new from empire ashnav: recent ashtray navigations

April 21, 2013 at 6:55 pm | Posted in new music, no audience underground | Leave a comment
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Ashtray Navigations / Pelktopia – split (vinyl album, YŌGOH RECORD, YGH001)

Ashtray Navigations – Cloud Come Cadaver (CD-r, Memoirs of an Aesthete, MOA 2013-2)

cloud come cadaverashtray pelktopia split

Comrades!  Sound the alarums and light the beacons!  Blow those long thin trumpet things with banners hanging off them!  Kill something and roast it!  For here we have emanations from the very throne room of Empire AshNav itself!  In summary: two new releases by Ashtray Navigations, at length: see below.

The split album with Pelktopia is presented on the heritage medium of 12″ vinyl as the first release from fledgling Japanese label YŌGOH RECORD.  It is packaged in a white-on-black illustrated sleeve that will infuriate collectors as it is impossible to keep free of finger marks, even if your hand washing routine is insane.  That quibble aside: lovely object.  Phil was paid for his contribution, apparently, as well as being sent plentiful freebies and has acknowledged this largesse by providing work of the highest quality in return.

The opener, ‘Soft Sculpture Mountain Machine’, is a brief, optimistic scene-setter.  Excited but laid-back, it acknowledges that cool things are afoot by pulling its sunglasses down its nose slightly and winking at our hero, the Faun.  Faun turns to the window and sees the bay, jewelled with sparkling sunshine, as the plane comes in to land at Naples International Airport.  The centrepiece, ‘Afternoon of a Yorkshire Faun’,  is part Debussy homage, part music concrete, part psych-ambient-mini-epic.  The Faun finds herself sunbathing on the deck of a yacht (the good ship ‘Marginalia’ presumably – heh, heh – a reference for the long-term fans there) as it sails purposefully along the Amalfi coast.  Phil is at the wheel, cap at a jaunty angle.  The lapping of the Mediterranean against the hull sounds suspiciously like the traffic on Kirkstall Road recorded on a microphone dangled out of a bathroom window.  But that can’t be right, eh?  Faun drifts in and out of sleep listening to the sounds of the boat, the sea, the blood in her ears.  The third and final track, ‘The Car Ears’, joins Faun in a Capri nightclub later, a 1960s-style psychedelic ‘happening’ in full swing.  Todd’s tropical guitar is frying the chemically augmented crowd.  Guys lean at louche angles, girls – including Faun – dance, ignoring their sunburn, abandoned in the ego dissolving rhythmic crackle.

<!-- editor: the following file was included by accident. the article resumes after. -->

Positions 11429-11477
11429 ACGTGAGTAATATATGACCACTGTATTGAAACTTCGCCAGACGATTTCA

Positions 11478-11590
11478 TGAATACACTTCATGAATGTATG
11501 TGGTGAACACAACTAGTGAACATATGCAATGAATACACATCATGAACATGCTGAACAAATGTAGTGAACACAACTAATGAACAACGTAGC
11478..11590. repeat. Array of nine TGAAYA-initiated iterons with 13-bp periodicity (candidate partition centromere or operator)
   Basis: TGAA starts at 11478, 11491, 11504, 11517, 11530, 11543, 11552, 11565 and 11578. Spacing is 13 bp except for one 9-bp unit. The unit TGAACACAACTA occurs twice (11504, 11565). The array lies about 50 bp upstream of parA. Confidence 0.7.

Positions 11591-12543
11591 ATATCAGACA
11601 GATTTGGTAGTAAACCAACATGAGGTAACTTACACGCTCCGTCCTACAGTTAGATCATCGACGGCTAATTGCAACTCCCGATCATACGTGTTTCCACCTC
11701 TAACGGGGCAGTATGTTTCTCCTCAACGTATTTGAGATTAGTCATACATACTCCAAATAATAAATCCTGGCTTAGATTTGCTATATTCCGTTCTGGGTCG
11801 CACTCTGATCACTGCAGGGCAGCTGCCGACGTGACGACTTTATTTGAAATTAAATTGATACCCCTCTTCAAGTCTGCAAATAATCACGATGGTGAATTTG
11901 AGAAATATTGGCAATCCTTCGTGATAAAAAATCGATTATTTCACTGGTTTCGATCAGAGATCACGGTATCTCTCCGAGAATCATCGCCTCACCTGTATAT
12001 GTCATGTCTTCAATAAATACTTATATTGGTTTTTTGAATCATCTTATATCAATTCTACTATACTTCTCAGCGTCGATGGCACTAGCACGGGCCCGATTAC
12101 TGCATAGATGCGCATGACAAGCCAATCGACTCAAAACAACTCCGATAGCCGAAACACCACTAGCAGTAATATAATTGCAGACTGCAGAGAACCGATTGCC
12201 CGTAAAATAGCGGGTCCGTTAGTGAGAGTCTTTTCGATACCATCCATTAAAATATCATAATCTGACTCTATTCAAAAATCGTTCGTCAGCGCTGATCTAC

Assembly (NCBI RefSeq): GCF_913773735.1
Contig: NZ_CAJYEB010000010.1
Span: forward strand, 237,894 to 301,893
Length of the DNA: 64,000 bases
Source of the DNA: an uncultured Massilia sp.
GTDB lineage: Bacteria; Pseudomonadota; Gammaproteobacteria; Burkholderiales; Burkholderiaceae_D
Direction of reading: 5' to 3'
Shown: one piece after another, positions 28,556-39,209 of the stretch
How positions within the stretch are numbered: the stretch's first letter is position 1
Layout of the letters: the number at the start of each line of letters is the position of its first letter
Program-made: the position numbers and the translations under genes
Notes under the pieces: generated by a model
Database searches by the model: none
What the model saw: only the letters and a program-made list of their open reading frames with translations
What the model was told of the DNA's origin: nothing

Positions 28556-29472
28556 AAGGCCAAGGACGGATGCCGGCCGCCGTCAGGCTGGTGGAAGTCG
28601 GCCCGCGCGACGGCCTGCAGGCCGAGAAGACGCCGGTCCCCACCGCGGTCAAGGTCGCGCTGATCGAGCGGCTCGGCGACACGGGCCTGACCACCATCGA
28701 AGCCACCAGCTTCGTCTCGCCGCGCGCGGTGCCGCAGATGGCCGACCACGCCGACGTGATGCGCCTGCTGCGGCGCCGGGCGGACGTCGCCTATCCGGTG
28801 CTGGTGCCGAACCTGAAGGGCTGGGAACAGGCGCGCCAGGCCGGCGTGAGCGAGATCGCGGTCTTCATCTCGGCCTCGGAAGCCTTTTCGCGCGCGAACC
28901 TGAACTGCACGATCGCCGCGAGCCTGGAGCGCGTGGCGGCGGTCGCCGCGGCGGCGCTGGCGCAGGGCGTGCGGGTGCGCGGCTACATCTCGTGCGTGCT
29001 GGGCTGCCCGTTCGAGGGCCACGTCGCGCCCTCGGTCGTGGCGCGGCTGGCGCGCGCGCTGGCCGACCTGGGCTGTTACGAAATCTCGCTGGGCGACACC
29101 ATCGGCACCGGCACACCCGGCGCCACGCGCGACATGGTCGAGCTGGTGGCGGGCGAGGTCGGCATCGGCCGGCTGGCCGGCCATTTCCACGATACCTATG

The Pelktopia side is really good too.  Minimal, haunted, ambient guitar-scapes that could well be the dehydrated dreams of Faun as she sleeps off the night and rubs mascara onto her pillow.

Terrific stuff, highly recommended.  Details of how to get hold of it on the Ashtray Navigations blog (though ask before sending money – it may be sold out).

Cloud Come Cadaver is a four track album, self-released on Phil’s own Memoirs of an Aesthete label, available on the space-age medium of CD-r and/or download from that Bandcamp.  It is packaged in an attractively bling silver cover adorned with Phil’s unmistakeable cartoon artwork (of which I am a big fan).  The vibe is less sun-baked than the above.  The fuzz, whilst remaining thoroughly psychedelic, is more insistent, has more bite to it.  The blue here is not the luxurious azure of the warm Mediterranean but rather the grey-tinged shade of the morning sky.

The opener, ‘Mushfinger Cadaver’, starts loud, unignorable, like an alarm clock, but soon settles as we throw back the covers and adjourn to the balcony for breakfast.  The gathering pulse documents the waking of the alien city spread out below our vantage point.  Gulls eating yesterday’s scraps in the market square are chased away and fly over the walls towards the port.

‘Granite Phalli’ is driven and irresistible but has the lightness of touch you’d find in some of my favourite Krautrock.  It shares the retro-futurist vibe of that genre too: a sort of nostalgia for the idea of a technological idyll that we are now too old and wise (or cynical) to believe will ever come to pass.  Its groove suggests a journey towards this unreachable destination and we end up agreeing with Kraftwerk (‘fun, fun, fun on the autobahn’) that to travel hopefully is a better thing than to arrive.  The third track is the joker in the pack: ‘Like 12 Xmas Dinners Stacked On Top of Each Other’ could be the soundtrack  to a five-minute long claymation remake of Blade Runner.

Lastly, we have the appropriately named ‘The Final Hit’.  This track takes us back to the nightclub in Capri where Faun was dancing.  This time, though, we are in the head of one the guys propped in a corner.  The psychedelic guitar is still raging but it barely penetrates the pharmacological cocoon that this well dressed burn-out has spun around himself.  He looks like an extra from a Fellini film.  Halfway through the track the scene changes to an indeterminate but luxurious new venue.  Is this the hotel?  The hospital?  The after party?  The afterlife?  Who can tell?  It’s like a ‘Comfortably Numb’ for the psych/noise underground but defiant, without a trace of self pity.  It could accompany the ‘ages of man’ sequence at the end of 2001: A Space Odyssey.  Did I mention that Ashtray Navigations are my favourite band?  This is why.

To acquire your copy, and to check out the swelling back catalogue now available via the same means, visit the Ashtray Navigations Bandcamp site.

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